security

Browse Tag: security

Little Common Sense Problem

Wi-Fi Security Threat You May Not Realize Is Hunting You There’s an old trick out there to catch all the new dogs that come into town. The screenshot is taken in the middle of the busy Brooklyn neighborhood, in the middle of the day. Do you see the danger already?

If not – here’s a little hint: there are Time Warner Wi-Fi hot spots in New York, but they are in Manhattan and Queens, not Brooklyn. Something else – the location of the spot where I got this reading is exactly out of reach the only 3 available Optimum Wi-Fi hot spots on their map, so I definitely did not expect to see 69% of signal power – more like 10 – 20%. So what the heck is going on with all three networks, including XFinity Wi-Fi, having the same signal strength? Someone had set up a rogue router that poses as XFinity WiFi, Optimum WiFi and Time Warner WiFi at the same time to capture your data. Those network SSIDs you’re seeing – all fake.

If you bought any recent laptop, chances are you have your firewall set up and enabled and it will take some time and dedication to break into your laptop. Not to say it’s impossible – it’s just requires time and effort and knowing you’re actually there. With fake Wi-Fi hot spots, you can set up a script that will capture anything you send over rogue Wi-Fi network automatically, so anyone connected through is just voluntarily giving up their data to someone who’s willing to listen. Since your device will most likely connect to a known Wi-Fi automatically – it will hook you up with fake one just as easy, without you even realizing it. No time, no effort – everything just happens automatically as long as the rogue SSIDs match those of real SSIDs of public networks. It’s like you’re shouting all your secrets and passwords in the middle of the street: if anyone listens close enough – you’re going to have a problem.

How to prevent this? Make sure your device – be it laptop, iPhone or iPad – asks for your explicit permission to connect to Wi-Fi that’s not your at your home or at work. Before you go someplace – check what Wi-Fi options are available and don’t use those that seem to good to be true. Apply some common sense to the situation and don’t fall into the trap of fake Wi-Fi hot spot, or it may prove to be too hot.

Protecting WordPress

In order to protect your WordPress installation the following steps are mandatory.

Step 1: Read this post from Matt Cutts on protecting your WordPress installation. If you don’t know what the .htaccess file is or does – read this or this.

Step 2: If you have access t0 cPanel or any other hosting management script installed – login to your hosting management console and turn off indexes for your web directory. If you don’t know what I am talking about – make sure you repeat step 2 from the article mentioned above for all folders where no index.php file exists.

Step 3: Instead of denying IPs you can simply password-protect the /wp-admin/ directory. On my installations it has weird effect of redirecting straight to index page instead of asking for login/password. Even better – no password to remember and you still can use one of the blog editors to upload content.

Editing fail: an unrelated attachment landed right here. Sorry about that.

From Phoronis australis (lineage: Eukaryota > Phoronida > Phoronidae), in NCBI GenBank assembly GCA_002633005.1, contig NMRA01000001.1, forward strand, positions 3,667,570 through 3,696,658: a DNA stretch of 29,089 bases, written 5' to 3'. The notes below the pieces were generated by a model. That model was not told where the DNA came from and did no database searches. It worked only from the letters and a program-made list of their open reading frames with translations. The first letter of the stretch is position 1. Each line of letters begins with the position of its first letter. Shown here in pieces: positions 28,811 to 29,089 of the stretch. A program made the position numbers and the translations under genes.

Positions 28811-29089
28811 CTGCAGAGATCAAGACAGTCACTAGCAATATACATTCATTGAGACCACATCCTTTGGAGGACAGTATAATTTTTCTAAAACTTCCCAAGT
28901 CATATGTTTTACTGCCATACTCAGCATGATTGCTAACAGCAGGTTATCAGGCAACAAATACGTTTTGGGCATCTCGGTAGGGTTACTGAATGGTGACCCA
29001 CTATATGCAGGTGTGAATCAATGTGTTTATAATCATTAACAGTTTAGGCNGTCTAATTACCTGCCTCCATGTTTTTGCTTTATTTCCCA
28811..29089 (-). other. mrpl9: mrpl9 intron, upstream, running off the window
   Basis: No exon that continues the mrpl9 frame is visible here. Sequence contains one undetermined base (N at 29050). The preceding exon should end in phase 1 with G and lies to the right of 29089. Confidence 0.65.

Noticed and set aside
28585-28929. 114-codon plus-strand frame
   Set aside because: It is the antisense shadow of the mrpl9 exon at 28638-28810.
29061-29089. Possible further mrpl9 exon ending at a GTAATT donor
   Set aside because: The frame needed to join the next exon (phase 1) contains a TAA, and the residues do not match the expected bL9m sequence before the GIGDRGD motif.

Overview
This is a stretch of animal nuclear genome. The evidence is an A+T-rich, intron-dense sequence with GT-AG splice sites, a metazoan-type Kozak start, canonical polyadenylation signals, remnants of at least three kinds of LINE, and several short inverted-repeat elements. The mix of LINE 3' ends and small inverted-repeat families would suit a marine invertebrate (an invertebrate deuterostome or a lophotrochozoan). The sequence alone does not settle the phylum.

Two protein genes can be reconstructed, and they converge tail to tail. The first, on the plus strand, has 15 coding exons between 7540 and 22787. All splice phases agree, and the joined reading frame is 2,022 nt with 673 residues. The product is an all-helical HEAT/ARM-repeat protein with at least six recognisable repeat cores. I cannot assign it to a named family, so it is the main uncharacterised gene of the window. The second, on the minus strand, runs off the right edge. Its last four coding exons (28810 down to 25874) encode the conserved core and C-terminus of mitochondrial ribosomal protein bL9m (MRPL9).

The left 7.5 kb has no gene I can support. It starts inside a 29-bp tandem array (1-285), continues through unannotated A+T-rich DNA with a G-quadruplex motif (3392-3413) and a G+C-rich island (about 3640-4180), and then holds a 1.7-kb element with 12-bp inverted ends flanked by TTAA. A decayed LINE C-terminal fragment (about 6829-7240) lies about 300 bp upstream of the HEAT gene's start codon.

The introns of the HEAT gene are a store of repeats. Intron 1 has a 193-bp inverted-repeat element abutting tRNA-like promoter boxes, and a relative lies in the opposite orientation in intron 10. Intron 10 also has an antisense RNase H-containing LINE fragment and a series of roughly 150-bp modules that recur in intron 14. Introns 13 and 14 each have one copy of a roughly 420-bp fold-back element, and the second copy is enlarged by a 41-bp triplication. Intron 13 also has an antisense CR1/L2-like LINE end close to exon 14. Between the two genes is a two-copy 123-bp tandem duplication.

Why Trusted Platform Module won’t protect you

Trusted Platform Module Recently I was asked a very good question on Trusted Platform Module. Question stated that once the hard drive is removed from the system, there is nothing that prevents attacker to break decryption (even brute force it) and obtain data no matter how secure it is.

Pretty much all the protection applied in contemporary systems is built upon the thesis that any data is decipherable either by using LOTS of computer power or LOTS of time which makes data either too expensive to obtain in such a way or obsolete by the time it is deciphered.

Obtaining data from any hard drive is very expensive and time-consuming process. Unless you keep a little too much information on it – no one gives a damn. Basically, targeted attacks only make sense if attacker has enough reasons to believe that certain laptop possesses certain value. In all other cases – it’s cheaper to get “stuff” through other means.

That’s the primary reason for spam and phishing attacks – because it is cheaper and more productive to attack the weakest link in security chain. Such link happens to be a human, since most successful attacks use social engineering rather than brute forcing your password. Why break if you can ask and get it?

Generally speaking, most of security rules in place are impenetrable enough that fraudsters avert their efforts from brute force and other types of high-tech attacks and pursue scamming and phishing. Penetrating current security measures requires very high levels of knowledge and intelligence as well as knowing insides and outs of particular system one plans to attack. However, crafting fake bank web site and sending zillions of fake notifications to “update your account info” requires way less time, knowledge and costs almost nothing. The financial outcomes, however, are significant enough to make such attacks more feasible and more numerous.